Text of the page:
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As if destined to be an iconic landmark in the windy city of Chicago, the Chicago Water Tower is one of only two structures that remained standing after the Great Chicago Fire which took place in 1781 that burned the entire city to ashes. The other building that survived is the neighboring pumping station. As such, the Chicago Water Tower is a distinct ?old? structure set against the towering modern skyscrapers. It is likewise the second most antiquated water tower in the United States next only to Louisville Water Tower in Kentucky.

The Chicago Water Tower is centrally located in Michigan Avenue along Chicago?s premier commercial district Magnificent Mile. As opposed to the contemporary water towers as we know today, this magnificent landmark is nothing near to industrial or practical. In fact, its name may not give it enough justice since it resembles ornate medieval European castles. It was the brainchild of architect William W. Boylington and huge limestone blocks were used to construct it. The structure is composed of one central tower surrounded by neo-gothic inspired turrets. When it was finished, it stood at 154 feet and was one of the tallest structures in Michigan Avenue but is currently dwarfed by the nearby skyscrapers such as the John Hancock Center and the Water Tower Place. Inside, a 138-foot high standpipe can be found which was used in firefighting and to regulate water surges in the area. The Chicago Water Tower became official non-functional by 1906.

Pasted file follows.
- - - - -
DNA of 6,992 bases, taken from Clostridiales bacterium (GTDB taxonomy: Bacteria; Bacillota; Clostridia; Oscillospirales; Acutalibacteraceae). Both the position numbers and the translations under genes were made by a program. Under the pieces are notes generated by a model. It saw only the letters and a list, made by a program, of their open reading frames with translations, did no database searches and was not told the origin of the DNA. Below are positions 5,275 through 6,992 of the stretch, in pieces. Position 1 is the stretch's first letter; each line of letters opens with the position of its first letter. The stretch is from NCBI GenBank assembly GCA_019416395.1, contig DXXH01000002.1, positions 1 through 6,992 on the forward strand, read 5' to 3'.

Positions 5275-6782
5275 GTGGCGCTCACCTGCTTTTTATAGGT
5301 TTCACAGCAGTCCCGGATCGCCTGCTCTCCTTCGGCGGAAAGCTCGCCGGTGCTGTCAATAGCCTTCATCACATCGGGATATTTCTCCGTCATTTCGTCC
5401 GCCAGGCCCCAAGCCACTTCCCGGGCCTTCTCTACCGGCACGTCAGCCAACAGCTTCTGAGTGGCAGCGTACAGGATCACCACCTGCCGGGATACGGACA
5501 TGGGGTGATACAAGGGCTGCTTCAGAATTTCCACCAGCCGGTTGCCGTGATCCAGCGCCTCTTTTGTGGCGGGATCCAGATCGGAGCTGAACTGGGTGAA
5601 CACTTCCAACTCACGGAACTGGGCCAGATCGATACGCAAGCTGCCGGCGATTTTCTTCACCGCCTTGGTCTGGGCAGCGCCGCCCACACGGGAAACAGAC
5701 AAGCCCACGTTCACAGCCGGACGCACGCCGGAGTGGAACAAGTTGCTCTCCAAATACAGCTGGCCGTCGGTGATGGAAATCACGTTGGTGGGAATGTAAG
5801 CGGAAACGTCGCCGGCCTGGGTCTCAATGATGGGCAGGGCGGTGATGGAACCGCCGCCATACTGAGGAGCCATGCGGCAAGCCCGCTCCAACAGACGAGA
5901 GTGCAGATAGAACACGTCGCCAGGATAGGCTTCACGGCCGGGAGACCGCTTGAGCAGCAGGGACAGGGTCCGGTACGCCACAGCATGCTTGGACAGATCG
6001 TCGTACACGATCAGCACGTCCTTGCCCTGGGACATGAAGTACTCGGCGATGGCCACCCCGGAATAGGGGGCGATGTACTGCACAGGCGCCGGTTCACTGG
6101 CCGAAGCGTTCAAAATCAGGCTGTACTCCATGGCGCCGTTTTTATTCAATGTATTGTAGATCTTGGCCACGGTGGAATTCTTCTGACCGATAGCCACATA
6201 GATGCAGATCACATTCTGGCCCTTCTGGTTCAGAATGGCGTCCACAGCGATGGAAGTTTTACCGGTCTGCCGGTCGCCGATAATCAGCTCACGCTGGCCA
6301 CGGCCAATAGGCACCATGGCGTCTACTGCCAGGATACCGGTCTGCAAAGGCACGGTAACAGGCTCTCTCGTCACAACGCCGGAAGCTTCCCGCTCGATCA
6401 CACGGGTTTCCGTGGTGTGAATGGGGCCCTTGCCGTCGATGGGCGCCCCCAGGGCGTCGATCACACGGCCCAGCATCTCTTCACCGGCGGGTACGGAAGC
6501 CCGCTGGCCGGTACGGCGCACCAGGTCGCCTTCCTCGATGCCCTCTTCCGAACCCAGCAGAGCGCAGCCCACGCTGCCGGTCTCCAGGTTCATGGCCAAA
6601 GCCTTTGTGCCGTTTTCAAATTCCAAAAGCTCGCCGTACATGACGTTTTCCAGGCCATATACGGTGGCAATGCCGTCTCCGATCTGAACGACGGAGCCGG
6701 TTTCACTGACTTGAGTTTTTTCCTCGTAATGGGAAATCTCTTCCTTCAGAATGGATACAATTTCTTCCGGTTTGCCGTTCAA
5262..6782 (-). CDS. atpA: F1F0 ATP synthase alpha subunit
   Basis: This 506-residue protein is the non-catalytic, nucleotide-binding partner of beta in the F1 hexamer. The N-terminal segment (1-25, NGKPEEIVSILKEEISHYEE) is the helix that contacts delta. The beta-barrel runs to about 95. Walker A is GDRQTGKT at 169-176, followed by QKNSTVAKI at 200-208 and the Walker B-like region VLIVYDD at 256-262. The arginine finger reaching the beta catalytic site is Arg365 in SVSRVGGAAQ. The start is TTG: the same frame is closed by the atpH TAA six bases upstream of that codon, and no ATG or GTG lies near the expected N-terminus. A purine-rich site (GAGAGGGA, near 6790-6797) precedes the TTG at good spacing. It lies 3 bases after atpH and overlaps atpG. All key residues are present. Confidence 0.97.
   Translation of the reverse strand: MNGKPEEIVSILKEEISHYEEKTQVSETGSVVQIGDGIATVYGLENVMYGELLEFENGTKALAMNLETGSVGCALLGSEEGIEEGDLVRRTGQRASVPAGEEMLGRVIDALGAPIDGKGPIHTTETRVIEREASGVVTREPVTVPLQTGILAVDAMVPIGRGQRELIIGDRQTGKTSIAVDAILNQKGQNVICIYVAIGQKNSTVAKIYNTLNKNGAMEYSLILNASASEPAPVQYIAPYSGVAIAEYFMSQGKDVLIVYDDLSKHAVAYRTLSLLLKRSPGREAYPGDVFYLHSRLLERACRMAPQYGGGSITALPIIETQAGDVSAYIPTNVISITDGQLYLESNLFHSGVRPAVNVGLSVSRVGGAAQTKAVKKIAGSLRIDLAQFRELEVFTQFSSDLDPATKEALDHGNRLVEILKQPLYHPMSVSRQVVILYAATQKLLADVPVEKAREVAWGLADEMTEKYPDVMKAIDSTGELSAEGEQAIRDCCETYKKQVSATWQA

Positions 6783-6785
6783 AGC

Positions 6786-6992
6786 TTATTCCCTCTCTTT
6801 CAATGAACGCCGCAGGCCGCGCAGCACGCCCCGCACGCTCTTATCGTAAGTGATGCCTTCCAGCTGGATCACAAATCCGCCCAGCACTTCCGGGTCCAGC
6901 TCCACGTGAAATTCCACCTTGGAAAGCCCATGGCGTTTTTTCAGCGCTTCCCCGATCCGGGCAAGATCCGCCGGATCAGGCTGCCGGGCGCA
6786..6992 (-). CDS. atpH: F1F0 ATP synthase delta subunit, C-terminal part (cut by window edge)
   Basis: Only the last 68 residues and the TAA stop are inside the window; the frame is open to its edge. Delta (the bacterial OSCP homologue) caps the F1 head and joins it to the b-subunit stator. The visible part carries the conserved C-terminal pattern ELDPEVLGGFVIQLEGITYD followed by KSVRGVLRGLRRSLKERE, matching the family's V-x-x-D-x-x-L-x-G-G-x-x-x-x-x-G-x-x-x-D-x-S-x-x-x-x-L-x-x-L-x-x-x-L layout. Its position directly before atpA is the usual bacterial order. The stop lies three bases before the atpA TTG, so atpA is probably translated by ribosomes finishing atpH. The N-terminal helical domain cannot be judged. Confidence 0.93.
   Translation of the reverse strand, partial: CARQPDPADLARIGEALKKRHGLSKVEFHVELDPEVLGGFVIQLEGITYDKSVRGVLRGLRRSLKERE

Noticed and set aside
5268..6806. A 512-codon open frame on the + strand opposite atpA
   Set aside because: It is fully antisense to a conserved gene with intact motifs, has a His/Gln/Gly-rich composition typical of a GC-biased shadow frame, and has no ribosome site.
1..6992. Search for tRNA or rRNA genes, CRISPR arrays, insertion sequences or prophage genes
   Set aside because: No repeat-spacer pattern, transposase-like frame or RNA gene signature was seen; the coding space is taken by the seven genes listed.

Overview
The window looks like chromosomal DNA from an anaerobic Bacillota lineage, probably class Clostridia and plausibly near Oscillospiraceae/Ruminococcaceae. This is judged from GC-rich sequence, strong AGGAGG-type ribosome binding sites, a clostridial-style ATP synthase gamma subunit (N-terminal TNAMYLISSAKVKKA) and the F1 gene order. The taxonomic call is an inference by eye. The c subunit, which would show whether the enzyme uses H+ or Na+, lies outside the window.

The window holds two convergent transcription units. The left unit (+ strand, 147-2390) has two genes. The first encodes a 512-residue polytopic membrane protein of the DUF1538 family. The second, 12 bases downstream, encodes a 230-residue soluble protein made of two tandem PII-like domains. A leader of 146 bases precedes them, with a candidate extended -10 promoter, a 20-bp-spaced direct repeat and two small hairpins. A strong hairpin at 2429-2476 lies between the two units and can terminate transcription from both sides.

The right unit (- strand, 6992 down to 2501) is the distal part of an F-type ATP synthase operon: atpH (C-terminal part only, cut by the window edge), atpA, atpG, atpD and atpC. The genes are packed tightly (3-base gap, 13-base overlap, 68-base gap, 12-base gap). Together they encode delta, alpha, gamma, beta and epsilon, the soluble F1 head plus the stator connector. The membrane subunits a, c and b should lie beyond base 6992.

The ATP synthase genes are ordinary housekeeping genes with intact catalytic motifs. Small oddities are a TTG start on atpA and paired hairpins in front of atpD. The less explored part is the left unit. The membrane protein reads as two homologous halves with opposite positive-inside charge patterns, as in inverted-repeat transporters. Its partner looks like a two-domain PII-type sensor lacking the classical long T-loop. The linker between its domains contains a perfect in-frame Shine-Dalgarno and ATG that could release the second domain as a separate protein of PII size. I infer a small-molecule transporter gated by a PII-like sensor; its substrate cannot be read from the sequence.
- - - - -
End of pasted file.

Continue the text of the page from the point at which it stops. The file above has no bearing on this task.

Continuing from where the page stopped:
Being able to withstand the Great Fire, the Chicago Water Tower has become a representation of Chicago?s ability to rise above adversities. Despite several propositions to demolish it, the Chicago Water Tower has gained popularity among Chicagoans and each time a demolition plan came into the picture, a public outcry happened. It was restored in 1962 and seven years later in 1969 during its centennial year, it was designated as the first American Water Landmark by the American Water Works Association. Today, a gallery showcasing photos from local residents can be viewed here.
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